That said- that’s all for East Side Storytellin’ 83 and another fabulous event at The Post with East Side Story at the helm. Thanks for coming out and sharing the good word and giving some love to all of these great Nashville artists and our creative ideas. Please remember to be nice to one another out there.

much love,

mE

One more "normal" group shot for the road (before our new band hits the road) ... Chuck Beard, Justin Quarry, Megan Palmer, and Tom Eizonas

One more “normal” group shot for the road (before our new band hits the road) … Chuck Beard, Justin Quarry, Megan Palmer, and Tom Eizonas

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Bret MacFadyen, Tom Eizonas, Kendra DeColo, Chuck Beard, Lauren Shera, Kristin Weber, and Shelby Means

Bret MacFadyen, Tom Eizonas, Kendra DeColo, Chuck Beard, Lauren Shera, Kristin Weber, and Shelby Means

Thank YOU, thank YOU, thank YOU. Hello Again! Welcome to another wonderful collaboration between East Side Story and The Post. Let me be the first to officially, whole-heartedly welcome you to the recap and recording of our 75th epic edition of East Side Storytellin’! I’ve heard that diamonds are the traditional gift for a 75th anniversary and that diamonds are a girl’s best friend so it’s fitting we have two extraordinary ladies to feature in this silver anniversary round of fun. Like the 74 previous shows East Side Story has put together, we all decided to take a break from our busy schedules all over town in order to sit back and relax and get out of the cold and get everyone cultured up just right in the form of a Nashville writer reading from original prose, followed by an amazing local musician performing and talking about their original music, and then a round-up creative conversation with all featured guests of this event to talk about their individual journeys and personal ties to Nashville. Without further ado, fulfilling the entertainment portion of your day, this is East Side Storytellin’ 75. Let us begin, again.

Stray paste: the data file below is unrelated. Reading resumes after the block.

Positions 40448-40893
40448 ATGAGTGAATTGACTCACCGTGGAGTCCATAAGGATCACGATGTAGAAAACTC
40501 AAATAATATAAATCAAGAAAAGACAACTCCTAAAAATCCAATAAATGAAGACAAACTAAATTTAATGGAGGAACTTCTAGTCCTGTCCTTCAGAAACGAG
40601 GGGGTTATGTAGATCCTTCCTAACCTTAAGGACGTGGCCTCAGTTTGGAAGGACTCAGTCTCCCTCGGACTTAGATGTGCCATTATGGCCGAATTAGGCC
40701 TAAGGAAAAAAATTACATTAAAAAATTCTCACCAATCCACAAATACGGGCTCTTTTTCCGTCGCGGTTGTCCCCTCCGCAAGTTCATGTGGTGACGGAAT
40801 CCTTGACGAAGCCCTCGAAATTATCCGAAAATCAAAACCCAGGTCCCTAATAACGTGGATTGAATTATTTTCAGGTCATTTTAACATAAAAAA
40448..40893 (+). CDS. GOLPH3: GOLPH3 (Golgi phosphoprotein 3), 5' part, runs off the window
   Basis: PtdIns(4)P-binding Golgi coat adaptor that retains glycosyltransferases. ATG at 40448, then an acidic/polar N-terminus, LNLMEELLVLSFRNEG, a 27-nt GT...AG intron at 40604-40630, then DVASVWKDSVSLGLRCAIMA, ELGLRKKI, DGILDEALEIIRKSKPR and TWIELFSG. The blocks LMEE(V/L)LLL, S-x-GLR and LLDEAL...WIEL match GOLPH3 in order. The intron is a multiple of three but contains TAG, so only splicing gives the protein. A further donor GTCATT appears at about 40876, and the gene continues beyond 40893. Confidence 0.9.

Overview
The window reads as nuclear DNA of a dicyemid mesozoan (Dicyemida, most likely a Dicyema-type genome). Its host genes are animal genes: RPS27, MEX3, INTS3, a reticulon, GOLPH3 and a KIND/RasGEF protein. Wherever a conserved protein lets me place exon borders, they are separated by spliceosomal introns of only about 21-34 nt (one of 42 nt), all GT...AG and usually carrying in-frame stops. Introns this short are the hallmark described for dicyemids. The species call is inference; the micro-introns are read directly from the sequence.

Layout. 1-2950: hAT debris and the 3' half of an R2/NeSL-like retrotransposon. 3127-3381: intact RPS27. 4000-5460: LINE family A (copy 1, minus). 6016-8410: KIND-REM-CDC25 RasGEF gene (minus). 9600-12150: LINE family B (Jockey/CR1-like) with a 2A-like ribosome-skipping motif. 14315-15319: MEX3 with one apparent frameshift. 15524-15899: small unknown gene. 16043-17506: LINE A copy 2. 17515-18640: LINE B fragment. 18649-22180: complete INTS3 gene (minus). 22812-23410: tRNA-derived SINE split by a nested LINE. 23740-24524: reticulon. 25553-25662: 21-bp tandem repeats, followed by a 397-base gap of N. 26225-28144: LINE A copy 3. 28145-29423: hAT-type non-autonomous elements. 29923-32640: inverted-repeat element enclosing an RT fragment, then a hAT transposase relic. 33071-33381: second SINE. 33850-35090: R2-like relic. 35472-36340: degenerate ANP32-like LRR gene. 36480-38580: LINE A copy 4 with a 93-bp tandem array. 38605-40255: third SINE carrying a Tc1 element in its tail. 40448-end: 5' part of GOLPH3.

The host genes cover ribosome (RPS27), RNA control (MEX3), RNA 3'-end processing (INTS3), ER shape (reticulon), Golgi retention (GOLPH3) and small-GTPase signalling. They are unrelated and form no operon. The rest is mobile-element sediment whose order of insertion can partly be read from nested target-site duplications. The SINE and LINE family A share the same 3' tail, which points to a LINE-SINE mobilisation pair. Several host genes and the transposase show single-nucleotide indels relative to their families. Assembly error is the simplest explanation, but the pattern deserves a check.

The first featured guest of the night is the author of one of my favorite poetry books in East Side Story called Thieves in the Afterlife. I’m not alone in loving this book because it was named the “Favorite Nashville Poetry Book of 2014” by the Nashville Scene. Her poems have appeared or are forthcoming in Indiana Review, Copper Nickel, Verse Daily, Third Man Books’ Language Lessons Vol. 1, and many more. She has received awards and fellowships from the MacDowell Colony, the Bread Loaf Writers Conference, the Millay Colony, and the Tennessee Arts Commission. She is the book editor at Muzzle Magazine and guest teaches poetry at Sarah Lawrence College. To say that this writer is talented would be the understatement of the year. Nashville is a better place to live because of her and we are lucky to have her here tonight. The featured author of the night and soon to be poetry mommy of the year, it was an absolute privilege to introduce the likes of the talented Kendra DeColo!